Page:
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Skill progress is all about willingness to adopt and adapt

Progress is another buzzword in the corridors of power today. There are multiple reports applauding the statistics that administrators placed throughout India are loading the decision-makers in the Centre. According to newspaper columns, the Pradhan Mantri Kaushal Vikas Yojna “is aiming at training one crore youth in next 10 years through various schemes like vocationalization of school education, apprenticeship, etc.” Even the PIB reports points out that “the country had more than 70 odd programs on skill development being run across 29 states through 21 different ministries” in the past year. What does this really say?


Seventy programs on skill development indicate a multiplicity of efforts that will need a lot of rationalization of process with an eye on the outcome. Did this happen? Is this sort of focus planned for the years ahead? A cursory investigation into what is happening at the ground level tells me that most of these initiatives are resting peacefully on paper and that the truth is revolving around only on those courses that are either easy to begin and monitor or popularity id based entirely on how the target group perceives a particular course. Thus we have an over-abundance of skill development dancing around fashion, tailoring, basic computing, and automobile repair. House-keeping, trained nursing for the disabled and elderly, cyber security, patient care, food processing, bee-keeping and so many other relevant ones are existing either in remote pockets or not being preferred at all. I’m sure there must be valid reasons for this.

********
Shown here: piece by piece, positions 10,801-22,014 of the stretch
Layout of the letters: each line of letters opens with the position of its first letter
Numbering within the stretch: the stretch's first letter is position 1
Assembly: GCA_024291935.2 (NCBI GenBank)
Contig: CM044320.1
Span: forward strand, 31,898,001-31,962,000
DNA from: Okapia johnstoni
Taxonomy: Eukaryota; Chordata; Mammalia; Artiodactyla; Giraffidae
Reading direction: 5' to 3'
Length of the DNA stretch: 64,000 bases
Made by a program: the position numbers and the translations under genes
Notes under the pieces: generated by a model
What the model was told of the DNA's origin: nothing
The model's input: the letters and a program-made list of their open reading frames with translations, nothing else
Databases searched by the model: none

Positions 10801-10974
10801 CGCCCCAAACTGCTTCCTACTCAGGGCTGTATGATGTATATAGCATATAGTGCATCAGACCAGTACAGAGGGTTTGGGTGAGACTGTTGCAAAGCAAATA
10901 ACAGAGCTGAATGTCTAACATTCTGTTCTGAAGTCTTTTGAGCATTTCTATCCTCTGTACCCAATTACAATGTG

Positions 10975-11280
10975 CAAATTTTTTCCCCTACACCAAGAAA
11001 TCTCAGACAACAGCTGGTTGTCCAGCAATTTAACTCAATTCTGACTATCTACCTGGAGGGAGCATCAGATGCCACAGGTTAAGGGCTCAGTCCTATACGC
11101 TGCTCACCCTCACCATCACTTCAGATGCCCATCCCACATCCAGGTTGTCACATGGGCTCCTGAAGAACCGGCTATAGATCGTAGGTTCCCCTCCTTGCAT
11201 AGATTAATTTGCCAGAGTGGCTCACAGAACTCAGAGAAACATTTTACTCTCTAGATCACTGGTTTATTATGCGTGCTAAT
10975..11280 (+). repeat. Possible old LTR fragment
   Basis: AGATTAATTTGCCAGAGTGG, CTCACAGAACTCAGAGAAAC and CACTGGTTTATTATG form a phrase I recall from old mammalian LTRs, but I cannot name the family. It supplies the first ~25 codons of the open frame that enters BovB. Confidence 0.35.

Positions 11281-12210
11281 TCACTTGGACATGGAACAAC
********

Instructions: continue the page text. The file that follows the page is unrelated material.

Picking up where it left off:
However, before we go into the details of why only some skill development sees skill progress, let us go into a bit of chronology. Skill India was launched in 2014 and with it came a new Ministry of Skill Development and Entrepreneurship (MSDE) with the express aim to convert potential into a sustainable means of livelihood. We all know that India isn’t yet a geriatric society and that 54% of our population is below 25 years of age with 62% of our populace in the actively working stage. The PIB report also points out that “over 109 million incremental human resources will be required in India alone, across 24 key sectors by the year 2022”. The alarming fact in all these figures is that we have only a miniscule of this large population that has had formal skills training. There is then the demon of unorganized sector as well because barely 15% of our workforce is employed by the organized sector.

The primary thought on seeing these figures is if skill development can be called skill progress now. In the recent past when an elderly relative living in Chandigarh fell ill and searched for someone equipped with a primary knowledge of patient care, she discovered that the skill scene was woeful. Only Red Cross and a few NGOs volunteered to send across someone who they felt was equipped with these skills. The truth was that not one of those sent for this job had any technical information about the complexity of doses of medicines and nor were they enthusiastic about patient care. “I can cook food,” said one. But this isn’t enough. This is one area where candidates needed to know simple tasks like helping an elderly take a bath, move around and do some primary exercises without falling and hurting themselves, and be ready to absorb the directions of a physiotherapist and take over in his absence. It is possible that all those who were sent for this job had not begun with the right QPs or qualification packs. Skill progress needs to add the dimension of skill-imbued education.